Architecture-affiliated film project addresses the power of memory through community-generated content
James Kalsbeek, Penn State professor of architecture in the Stuckeman School, has joined forces with a Brooklyn-based film crew to create a film rooted in storytelling, loss and memory. The Molok, “an independent film and art project that collects and archives the cherished objects and stories of its audience,” begins filming in Centre Hall, Pennsylvania on July 1 and continues through Arts Festival weekend with community events being hosted at The Workshop, a collaborative space for experimental art, design and performance that Kalsbeek founded in Centre Hall to host projects like The Molok.
“It’s a story about the demolition and resurrection of a community,” explained Kalsbeek, whose research is rooted in memory and architecture.
The film features a character, Molok, from another realm that feeds on memories attached to meaningful possessions. Molok is a kinetic sculpture, commissioned by director Sam T. Wilson and executive producer Xander Chauncey, the co-creators of the film and character, that has been constructed by Penn State School of Visual Arts alumna, artist Annalisa Barron (2013). The Molok team has collected items and their respective stories from donors across the globe, literally building Molok from audience participation in order to create an immersive experience and foster a new community in the process.
“It’s been an inspiring experience watching so many communities and individuals band together to not only build this puppet, but help us create the film!” noted Molok producer Nancy Pop.
The team relied upon crowdfunding to launch the project, initially raising $10,000 through Indiegogo, and then gaining fiscal sponsorship from The New York Foundation for the Arts and From the Heart Productions. In order to acknowledge the contributions of their supporters, Wilson and Chauncey have decided to list them in the credits as contributors, producers and other types of participants in the film, revolutionizing the way in which a film becomes a community-based project rather than a studio product.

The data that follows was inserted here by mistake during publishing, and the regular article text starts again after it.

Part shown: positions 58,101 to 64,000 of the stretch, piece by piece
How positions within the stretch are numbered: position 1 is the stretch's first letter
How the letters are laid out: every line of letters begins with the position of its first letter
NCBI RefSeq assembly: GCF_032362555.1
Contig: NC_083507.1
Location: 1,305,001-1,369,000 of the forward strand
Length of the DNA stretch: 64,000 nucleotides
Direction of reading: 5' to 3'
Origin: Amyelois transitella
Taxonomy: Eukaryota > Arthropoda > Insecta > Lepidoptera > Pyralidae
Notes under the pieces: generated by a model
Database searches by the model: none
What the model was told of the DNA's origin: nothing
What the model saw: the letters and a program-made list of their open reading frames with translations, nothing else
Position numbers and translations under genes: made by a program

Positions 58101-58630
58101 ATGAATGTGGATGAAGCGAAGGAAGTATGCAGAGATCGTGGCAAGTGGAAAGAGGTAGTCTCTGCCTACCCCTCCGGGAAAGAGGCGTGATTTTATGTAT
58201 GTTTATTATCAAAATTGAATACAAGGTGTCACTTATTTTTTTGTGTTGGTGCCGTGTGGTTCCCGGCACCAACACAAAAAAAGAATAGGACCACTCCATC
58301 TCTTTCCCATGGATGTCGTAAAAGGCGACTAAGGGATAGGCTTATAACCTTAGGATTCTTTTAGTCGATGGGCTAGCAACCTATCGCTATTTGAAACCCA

While the team is still in need of financial and in-kind support, Kalsbeek has already enlisted local organizations and individuals to contribute in various ways. Gather & Co. Sustainable Catering, a local company headed by Rebecca Larsen, will be providing on-set meals for the entire team. Local homeowners have donated housing and transportation for the puppet company, principal actors and crew. Several local college students and Penn State alumni have also agreed to work as production assistants on the film. Alpha Fire Company and Encompass Health Rehabilitation Hospital of Nittany Valley have also donated their facilities for use in the production.
Along with Kalsbeek (the film’s location manager and architect) and his supporters, the team includes Emmy Award-winning lighting designer Bill Diamond, Broadway star Tom Hewitt, puppeteer Leah Hofmann, sound artist Harold Taddy, cinematographer Edna Biesold and set designer/puppeteer Laurencio Carlos Ruiz.
The Molok project will continue as an online archive, a book, a touring art installation and eventually, a feature-length film. People will have a chance to view and experience all of the stories that were collected to bring this creature to life on and off screen.
For more information about the film, programming, or to contribute, visit The Molok‘s website, www.themolok.com or follow them on Instagram (@themolok).